If rich ppl were so bad off and drowning in taxes, they wouldn’t be living in their fabulous 100 million dollar mansions, 100 million dollar yachts, vacation cottages, and million dollar bras.
    GET REAL JEFF!!!! IT”S TIME FOR THE RICH TO PAY THEIR FAIR SHARE OF TAXES!

  13. indigorocks

    is it fair that some poor sod, who makes 40k/ year, has to pay 20% of his income towards taxes, yet Goldman Sachs got away with paying only 1% of it’s billions towards taxes.
    There are so many loopholes for the rich. It’s time to close that loophole. They got their bailout from the feds. They got their millions in bonuses, and they got their huge tax credits.

    seriously, can’t you see the correlation between Bush’s tax cuts for the wealthy and the slow degradation of local and state governments?
    This is part of the illuminati’s plan to completely take away the rights of the ppl, by starving governments out, and taking away authority of the govt. to regulate their bad and illegal behaviors.

    they hate big govt. when it intrudes in their thievery corporation style tactics, yet they have NO PROBLEM taking big govts. money in the form of bailouts and tax credits.

    They get to live large and threaten retribution against the ppl of America, if we dare raise their taxes. So once again, their ideology clearly has a death grip. it has successfully capitalized on the fears of American ppl. Wake up ppl. They’re just filling you with false ideology so they can continue to get rich, while you’re stuck with your low paying job. You won’t even know if you’ll have it in a few years.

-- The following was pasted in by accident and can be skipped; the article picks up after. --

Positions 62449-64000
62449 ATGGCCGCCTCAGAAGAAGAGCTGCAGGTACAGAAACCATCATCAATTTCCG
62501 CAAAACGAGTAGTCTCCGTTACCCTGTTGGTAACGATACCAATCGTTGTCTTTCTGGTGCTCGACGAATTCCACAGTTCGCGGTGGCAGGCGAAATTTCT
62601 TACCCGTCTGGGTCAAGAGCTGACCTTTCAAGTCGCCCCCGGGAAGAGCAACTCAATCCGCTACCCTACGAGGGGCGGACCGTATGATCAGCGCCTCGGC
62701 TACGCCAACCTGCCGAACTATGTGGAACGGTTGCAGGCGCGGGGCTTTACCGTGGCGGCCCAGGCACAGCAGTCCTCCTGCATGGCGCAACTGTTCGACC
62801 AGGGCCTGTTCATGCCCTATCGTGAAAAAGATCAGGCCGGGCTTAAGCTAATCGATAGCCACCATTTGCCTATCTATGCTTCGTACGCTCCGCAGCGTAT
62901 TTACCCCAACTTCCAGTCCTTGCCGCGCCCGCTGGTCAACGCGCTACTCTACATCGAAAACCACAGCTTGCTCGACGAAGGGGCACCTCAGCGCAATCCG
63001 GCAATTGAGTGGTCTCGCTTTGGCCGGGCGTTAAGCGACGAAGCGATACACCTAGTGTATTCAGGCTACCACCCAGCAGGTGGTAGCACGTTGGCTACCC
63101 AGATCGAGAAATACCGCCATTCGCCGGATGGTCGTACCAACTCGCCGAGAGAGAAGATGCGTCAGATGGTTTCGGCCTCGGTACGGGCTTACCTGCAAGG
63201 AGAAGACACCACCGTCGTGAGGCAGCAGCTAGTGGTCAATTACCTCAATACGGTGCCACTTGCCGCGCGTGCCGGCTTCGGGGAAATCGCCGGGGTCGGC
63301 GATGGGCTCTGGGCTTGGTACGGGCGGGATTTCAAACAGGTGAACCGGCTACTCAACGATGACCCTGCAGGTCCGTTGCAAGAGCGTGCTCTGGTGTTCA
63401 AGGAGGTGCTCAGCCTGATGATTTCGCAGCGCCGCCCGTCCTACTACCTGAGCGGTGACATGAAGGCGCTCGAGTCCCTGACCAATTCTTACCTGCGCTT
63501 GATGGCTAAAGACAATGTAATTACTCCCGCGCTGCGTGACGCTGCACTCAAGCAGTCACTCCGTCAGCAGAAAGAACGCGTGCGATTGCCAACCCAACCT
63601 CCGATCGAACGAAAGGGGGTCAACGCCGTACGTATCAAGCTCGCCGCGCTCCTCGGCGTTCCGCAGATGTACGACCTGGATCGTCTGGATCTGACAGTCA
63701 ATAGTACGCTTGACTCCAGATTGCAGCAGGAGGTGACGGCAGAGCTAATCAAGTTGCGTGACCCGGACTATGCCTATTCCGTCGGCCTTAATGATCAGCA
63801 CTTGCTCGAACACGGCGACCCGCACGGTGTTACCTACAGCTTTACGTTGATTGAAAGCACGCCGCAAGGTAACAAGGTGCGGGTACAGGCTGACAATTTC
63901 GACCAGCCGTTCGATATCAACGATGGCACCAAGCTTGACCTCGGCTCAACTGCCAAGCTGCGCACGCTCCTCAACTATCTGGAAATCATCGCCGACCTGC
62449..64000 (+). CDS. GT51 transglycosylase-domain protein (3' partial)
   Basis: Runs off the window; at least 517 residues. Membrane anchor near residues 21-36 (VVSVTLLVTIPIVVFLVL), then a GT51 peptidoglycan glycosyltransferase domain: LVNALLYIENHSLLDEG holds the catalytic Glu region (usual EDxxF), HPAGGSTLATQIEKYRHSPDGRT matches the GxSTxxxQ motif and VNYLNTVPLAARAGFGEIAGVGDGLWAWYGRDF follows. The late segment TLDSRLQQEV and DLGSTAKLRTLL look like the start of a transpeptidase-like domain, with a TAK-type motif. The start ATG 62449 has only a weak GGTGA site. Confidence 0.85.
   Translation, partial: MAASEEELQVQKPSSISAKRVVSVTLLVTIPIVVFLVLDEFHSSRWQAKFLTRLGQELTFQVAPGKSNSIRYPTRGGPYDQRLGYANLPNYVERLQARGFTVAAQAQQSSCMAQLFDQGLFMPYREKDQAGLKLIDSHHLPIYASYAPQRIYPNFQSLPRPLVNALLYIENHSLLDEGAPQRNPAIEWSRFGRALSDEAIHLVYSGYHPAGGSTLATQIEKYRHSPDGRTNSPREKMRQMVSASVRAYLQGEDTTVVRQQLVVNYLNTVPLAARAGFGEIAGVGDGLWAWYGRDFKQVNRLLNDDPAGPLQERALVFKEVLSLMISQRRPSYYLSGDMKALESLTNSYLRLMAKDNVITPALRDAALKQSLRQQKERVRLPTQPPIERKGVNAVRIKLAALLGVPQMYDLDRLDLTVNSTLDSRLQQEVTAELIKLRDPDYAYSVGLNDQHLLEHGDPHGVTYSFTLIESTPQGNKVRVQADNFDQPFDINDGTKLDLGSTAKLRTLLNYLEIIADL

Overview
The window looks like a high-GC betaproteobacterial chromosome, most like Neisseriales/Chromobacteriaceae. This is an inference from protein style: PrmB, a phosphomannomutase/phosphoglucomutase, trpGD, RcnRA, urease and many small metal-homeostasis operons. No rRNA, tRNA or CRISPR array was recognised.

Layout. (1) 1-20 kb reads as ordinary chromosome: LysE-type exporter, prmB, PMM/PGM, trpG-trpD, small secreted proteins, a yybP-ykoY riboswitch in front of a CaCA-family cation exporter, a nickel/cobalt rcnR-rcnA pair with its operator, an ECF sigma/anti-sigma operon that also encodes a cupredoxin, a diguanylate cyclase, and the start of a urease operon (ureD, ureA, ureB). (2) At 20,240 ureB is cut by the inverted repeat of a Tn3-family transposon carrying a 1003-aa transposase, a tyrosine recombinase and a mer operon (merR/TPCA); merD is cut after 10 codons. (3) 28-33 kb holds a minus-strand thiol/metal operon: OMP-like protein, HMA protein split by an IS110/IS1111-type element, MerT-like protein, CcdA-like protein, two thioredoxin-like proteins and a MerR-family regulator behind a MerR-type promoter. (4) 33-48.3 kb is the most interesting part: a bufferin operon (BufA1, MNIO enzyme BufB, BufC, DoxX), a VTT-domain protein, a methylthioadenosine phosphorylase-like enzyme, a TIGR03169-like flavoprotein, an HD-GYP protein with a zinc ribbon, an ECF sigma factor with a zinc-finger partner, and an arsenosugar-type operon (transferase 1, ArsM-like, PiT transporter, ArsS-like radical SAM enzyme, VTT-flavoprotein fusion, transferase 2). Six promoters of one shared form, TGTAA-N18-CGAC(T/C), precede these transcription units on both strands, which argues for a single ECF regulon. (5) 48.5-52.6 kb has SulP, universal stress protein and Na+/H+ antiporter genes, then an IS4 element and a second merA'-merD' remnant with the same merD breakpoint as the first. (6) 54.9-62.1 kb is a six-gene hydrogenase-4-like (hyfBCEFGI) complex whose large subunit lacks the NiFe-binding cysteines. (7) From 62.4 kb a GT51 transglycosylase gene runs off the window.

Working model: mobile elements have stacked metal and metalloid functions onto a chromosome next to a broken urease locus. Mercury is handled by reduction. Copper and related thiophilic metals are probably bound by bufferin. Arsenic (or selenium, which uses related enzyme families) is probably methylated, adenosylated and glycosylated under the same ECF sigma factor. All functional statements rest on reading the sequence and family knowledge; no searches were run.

More than likely, they’re fire your ass when the next “recession” comes, and hire someone new and young for 1/2 your pay. Hey they’ll just go overseas, and outsource your job. If you’re lucky, you’ll get a couple months of unemployment, because by then, they will have successfully ravaged and dismantled all social service programs. The justification of which will be to satisfy their need to get rid of “big government” and get another tax credit.
    And it will be at your expense, my expense, and your kids.

    So, if you want this continue, then go right ahead, and vote republican, vote for smaller govt., vote to screw you and everyone else over. I hope your policies will come right around to bite you so you can see the effects of your “small” govt. ideologies.

  14. indigorocks

    I think Obama should institute a clear policy.
    If you don’t want big govt, and you don’t want to pay taxes, then you will not be allowed to drive on the streets, send you kids to public school, get medicaid when you’re old and sick, you should not be allowed to get social security. All your mail should be via private carriers.
    If you get assaulted, do not call the police to come and help you, if you don’t want illegal immigrants, don’t call INS and ICE, if you want protection from foreign assaults, you will not be given protection…
    if you’re big bank and are republican, and you want a bailout, you will be denied a bail out because you do not believe in big government and you wanted a tax credit.

    are there any more govt. services that republicans hate so much….so basically, if you hate the govt. soooo much, don’t pay taxes, and don’t use our services, and LEAVE America.